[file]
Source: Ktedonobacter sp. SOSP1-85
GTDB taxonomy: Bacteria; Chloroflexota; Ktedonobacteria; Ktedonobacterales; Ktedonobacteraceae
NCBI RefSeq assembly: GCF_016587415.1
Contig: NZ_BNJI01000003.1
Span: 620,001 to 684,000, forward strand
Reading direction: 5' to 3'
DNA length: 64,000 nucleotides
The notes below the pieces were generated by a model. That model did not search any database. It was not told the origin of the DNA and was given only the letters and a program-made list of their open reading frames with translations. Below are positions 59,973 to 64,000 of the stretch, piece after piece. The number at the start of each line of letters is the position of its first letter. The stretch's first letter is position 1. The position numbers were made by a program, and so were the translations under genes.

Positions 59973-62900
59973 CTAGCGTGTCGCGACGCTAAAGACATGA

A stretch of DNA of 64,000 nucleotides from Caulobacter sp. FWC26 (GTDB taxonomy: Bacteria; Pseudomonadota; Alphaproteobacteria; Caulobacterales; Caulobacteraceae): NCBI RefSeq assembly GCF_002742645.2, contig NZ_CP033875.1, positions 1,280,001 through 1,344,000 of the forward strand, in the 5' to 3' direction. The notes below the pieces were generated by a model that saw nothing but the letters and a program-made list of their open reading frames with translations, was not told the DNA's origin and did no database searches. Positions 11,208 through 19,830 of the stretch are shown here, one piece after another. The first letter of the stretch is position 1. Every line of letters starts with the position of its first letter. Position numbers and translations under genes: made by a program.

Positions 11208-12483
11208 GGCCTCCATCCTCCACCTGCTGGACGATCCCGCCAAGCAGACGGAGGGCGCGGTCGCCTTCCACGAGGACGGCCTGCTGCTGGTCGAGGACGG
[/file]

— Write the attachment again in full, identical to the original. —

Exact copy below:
Source: Ktedonobacter sp. SOSP1-85
GTDB taxonomy: Bacteria; Chloroflexota; Ktedonobacteria; Ktedonobacterales; Ktedonobacteraceae
NCBI RefSeq assembly: GCF_016587415.1
Contig: NZ_BNJI01000003.1
Span: 620,001 to 684,000, forward strand
Reading direction: 5' to 3'
DNA length: 64,000 nucleotides
The notes below the pieces were generated by a model. That model did not search any database. It was not told the origin of the DNA and was given only the letters and a program-made list of their open reading frames with translations. Below are positions 59,973 to 64,000 of the stretch, piece after piece. The number at the start of each line of letters is the position of its first letter. The stretch's first letter is position 1. The position numbers were made by a program, and so were the translations under genes.

Positions 59973-62900
59973 CTAGCGTGTCGCGACGCTAAAGACATGA

A stretch of DNA of 64,000 nucleotides from Caulobacter sp. FWC26 (GTDB taxonomy: Bacteria; Pseudomonadota; Alphaproteobacteria; Caulobacterales; Caulobacteraceae): NCBI RefSeq assembly GCF_002742645.2, contig NZ_CP033875.1, positions 1,280,001 through 1,344,000 of the forward strand, in the 5' to 3' direction. The notes below the pieces were generated by a model that saw nothing but the letters and a program-made list of their open reading frames with translations, was not told the DNA's origin and did no database searches. Positions 11,208 through 19,830 of the stretch are shown here, one piece after another. The first letter of the stretch is position 1. Every line of letters starts with the position of its first letter. Position numbers and translations under genes: made by a program.

Positions 11208-12483
11208 GGCCTCCATCCTCCACCTGCTGGACGATCCCGCCAAGCAGACGGAGGGCGCGGTCGCCTTCCACGAGGACGGCCTGCTGCTGGTCGAGGACGG